If each node mass has two clamping positions disposed at a distance from one another in the longitudinal direction of the wire 16, in a manner similar to that in the form of construction represented in FIG. 3, it is not essential for both the clamps to be of the same construction. Rather is it possible to combine the various forms of clamping constructions shown in FIGS. 3 - 5 so as to achieve an optimal result. For example, it may be advantageous to design a clamp constructed as shown in FIG. 4 with knife edges in order to retain optimal mobility of the part of the wire extending from this clamping position away from the node mass, whereas the other clamping position may be designed according to the construction shown in FIG. 3 or FIG. 5, in order to couple the relatively big mass of the node masses to the wire 16 other than through sharp knife edges alone.

A vibrating wire measuring instrument of the described type may also be a vibrating string balance or a vibrating string measuring instrument, i.e. a balance using a vibrating string as a main element.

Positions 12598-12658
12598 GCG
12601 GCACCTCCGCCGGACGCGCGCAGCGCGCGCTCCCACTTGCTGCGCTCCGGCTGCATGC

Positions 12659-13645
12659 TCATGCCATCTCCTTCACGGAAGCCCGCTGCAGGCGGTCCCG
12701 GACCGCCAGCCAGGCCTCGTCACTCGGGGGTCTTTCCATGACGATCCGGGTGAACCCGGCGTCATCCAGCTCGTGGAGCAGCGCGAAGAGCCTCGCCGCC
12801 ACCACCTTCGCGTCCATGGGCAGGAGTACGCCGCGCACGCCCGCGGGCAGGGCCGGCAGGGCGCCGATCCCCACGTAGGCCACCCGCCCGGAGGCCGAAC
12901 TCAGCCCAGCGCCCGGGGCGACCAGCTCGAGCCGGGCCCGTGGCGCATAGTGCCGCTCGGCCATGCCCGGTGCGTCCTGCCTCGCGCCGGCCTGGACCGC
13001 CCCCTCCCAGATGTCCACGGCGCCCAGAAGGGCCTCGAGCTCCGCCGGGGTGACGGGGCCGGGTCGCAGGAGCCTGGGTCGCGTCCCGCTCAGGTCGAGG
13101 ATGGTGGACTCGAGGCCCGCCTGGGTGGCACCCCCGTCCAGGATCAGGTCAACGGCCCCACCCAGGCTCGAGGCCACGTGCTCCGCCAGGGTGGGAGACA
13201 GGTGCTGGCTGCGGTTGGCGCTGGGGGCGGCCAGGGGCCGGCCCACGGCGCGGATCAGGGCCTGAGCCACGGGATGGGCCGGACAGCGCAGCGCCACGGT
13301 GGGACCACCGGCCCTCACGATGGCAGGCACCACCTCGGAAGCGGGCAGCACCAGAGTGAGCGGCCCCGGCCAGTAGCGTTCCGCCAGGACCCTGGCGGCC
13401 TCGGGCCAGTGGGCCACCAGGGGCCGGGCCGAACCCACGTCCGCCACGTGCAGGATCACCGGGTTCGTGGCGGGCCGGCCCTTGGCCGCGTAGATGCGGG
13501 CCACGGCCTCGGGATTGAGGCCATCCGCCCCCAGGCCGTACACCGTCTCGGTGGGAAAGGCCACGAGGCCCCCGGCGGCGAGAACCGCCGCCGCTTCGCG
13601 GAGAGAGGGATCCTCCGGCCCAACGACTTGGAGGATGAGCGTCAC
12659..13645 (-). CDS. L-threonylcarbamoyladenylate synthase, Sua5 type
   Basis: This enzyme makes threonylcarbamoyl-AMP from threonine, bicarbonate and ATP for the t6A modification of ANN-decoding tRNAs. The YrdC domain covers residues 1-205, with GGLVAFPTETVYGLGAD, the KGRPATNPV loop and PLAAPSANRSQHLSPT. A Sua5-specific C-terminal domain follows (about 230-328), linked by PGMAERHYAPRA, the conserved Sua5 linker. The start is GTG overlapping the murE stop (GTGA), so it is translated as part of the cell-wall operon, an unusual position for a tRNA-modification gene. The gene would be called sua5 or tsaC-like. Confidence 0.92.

Furthermore it is to be understood that the masses will be attached rigidly to the wire or string subsequently to mounting the wire or string between the pair of fixing members.

Patent Citations
Cited PatentFiling datePublication dateApplicantTitle
US3052116 *Aug 10, 1959Sep 4, 1962Coal Industry Patents LtdVibrating strain gauges
US3122024 *Jun 21, 1957Feb 25, 1964Bosch Arma CorpForce responsive vibrating filaments
US3250133 *Dec 22, 1964May 10, 1966Bosch Arma CorpDifferential accelerometer
Referenced by
Citing PatentFiling datePublication dateApplicantTitle
US4379407 *May 1, 1981Apr 12, 1983Mobil Oil CorporationSystem for conducting resonance measurements of rock materials under confining pressure
US4385520 *May 1, 1981May 31, 1983Mobil Oil CorporationStrain and phase detection for rock materials under oscillatory loading
US4409837 *Dec 30, 1980Oct 18, 1983Mobil Oil CorporationMethod for measuring the resonance of rock material
US4412452 *Feb 5, 1981Nov 1, 1983Mobil Oil CorporationHarmonic oscillator for measuring dynamic elastic constants of rock materials
US4420984 *Dec 9, 1981Dec 20, 1983Mettler Instrumente A.G.String-type measurement cell
US4541495 *Feb 1, 1984Sep 17, 1985Mettler Instrumente AgWeighing apparatus of the vibratory string type
US4773493 *Jul 1, 1987Sep 27, 1988Sensor InternationalVibration type measuring apparatus
DE3300289A1 *Jan 7, 1983Jun 20, 1984Gerhard LorenzForce absorber
WO1988000334A1 *Jul 1, 1987Jan 14, 1988Sensor IntVibration type weight measuring apparatus
Classifications
U.S. Classification73/862.59, 73/DIG.1
International ClassificationG01L1/10
Cooperative ClassificationG01L1/106, Y10S73/01
European ClassificationG01L1/10B